This paper assesses the capabilities of the Romanian Navy in light of latest military and security developments in the Black Sea. It provides an insight on the background, current shape and modernization plans for the Romanian navy and its components (the 56th Frigate Flotilla, the naval aviation capability, the 50th Corvette Squadron, the 150th Naval Missile Squadron, the 146th mine warfare squadron, Romania’s Danube flotilla, and the special ops squadron) and concludes with recommendations for the future development of the service.
By all accounts Romania is a small maritime nation. Of all the countries bordering the Black Sea, Romania has the narrowest coastline, only 245 km long or 6% of the total length and its exclusive economic zone (EEZ) measures only 9,700 square kilometers. Yet these facts tend to overshadow Romania’s maritime interests and its strategic position at the Blacks Sea. Admiral Richard Hill has observed in his work “Maritime Strategy for Medium Powers” (1986) that:
There appears to be no instance of a state which possesses a sea coast ignoring the fact. However minimally, some of its people will apply the resources of the sea to their environment. Thus, if power is the ability to influence events, all states with a sea coast have some maritime power.
This is true in the case of Romania as well. Its main gateway to the global economy is the Port of Constanța, the largest deep water port in the Black Sea. Constanța is 179 NM (332 km) from the Bosphorus Strait and 85 NM (157 km) from the mouths of the Danube. In the long run, 9,700 square kilometers of EEZ may yield up to 70 Bcm of gas and 12 million tons of oil.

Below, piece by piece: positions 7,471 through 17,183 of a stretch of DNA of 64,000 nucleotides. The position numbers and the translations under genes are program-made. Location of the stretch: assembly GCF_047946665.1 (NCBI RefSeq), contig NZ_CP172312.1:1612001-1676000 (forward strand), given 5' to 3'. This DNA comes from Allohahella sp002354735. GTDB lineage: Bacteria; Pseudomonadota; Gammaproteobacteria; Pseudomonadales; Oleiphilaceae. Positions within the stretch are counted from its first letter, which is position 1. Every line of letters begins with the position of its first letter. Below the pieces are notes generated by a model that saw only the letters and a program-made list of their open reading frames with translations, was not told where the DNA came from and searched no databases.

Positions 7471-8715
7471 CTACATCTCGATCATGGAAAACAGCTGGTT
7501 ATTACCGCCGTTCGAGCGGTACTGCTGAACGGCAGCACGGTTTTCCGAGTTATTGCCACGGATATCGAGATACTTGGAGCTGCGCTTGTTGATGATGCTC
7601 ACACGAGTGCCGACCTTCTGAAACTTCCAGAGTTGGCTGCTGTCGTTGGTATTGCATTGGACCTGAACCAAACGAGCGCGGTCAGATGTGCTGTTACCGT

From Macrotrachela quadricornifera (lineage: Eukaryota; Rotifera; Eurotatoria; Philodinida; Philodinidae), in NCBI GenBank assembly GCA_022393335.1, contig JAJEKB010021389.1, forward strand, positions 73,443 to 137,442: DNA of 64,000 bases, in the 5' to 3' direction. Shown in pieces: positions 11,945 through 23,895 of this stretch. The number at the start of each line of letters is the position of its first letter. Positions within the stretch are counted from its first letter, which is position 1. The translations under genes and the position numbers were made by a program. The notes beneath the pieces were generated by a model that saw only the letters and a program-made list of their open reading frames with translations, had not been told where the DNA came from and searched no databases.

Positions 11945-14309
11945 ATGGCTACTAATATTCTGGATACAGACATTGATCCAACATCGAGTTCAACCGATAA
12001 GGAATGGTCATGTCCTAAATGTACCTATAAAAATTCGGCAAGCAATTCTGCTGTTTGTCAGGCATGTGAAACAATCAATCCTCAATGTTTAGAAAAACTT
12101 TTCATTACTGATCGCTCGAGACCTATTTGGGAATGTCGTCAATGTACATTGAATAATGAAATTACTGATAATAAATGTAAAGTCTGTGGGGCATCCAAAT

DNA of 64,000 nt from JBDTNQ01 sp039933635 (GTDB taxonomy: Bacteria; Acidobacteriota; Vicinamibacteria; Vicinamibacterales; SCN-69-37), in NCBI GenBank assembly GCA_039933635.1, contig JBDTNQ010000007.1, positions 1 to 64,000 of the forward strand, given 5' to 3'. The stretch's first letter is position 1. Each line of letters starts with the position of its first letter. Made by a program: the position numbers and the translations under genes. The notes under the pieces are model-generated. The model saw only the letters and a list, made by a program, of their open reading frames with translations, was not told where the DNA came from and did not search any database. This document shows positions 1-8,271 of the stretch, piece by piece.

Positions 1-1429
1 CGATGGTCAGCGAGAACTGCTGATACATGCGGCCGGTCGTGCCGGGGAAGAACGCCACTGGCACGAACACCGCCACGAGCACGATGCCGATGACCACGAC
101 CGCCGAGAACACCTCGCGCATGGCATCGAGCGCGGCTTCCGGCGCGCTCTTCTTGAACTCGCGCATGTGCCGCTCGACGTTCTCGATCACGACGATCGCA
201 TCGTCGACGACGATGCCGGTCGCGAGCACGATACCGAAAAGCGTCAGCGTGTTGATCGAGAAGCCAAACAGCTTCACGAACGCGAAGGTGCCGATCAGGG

Romania’s strategic position in the region is emphasized by its control of the mouths of Danube and its sprawling Delta as well as its membership in NATO and the EU. After Rhine, the Danube is the second largest European waterway and 1,075 km or 38% of its entire length runs through Romania, of which 236 km represent internal waterways.
The tasks of protecting Romania’s maritime interests and securing its access to the global commons belong to the Romanian Naval Forces. Of all Romania’s military services, the navy is the smallest, it numbers only 6,600 personnel, but it is the most technically and professionally challenging of the three. The relevance of the navy’s mission is emphasized by the fact that, an aggression originating from the Black Sea or from the Danube can target and engage all of Romania’s military services or, at least, two of them either simultaneously or successively.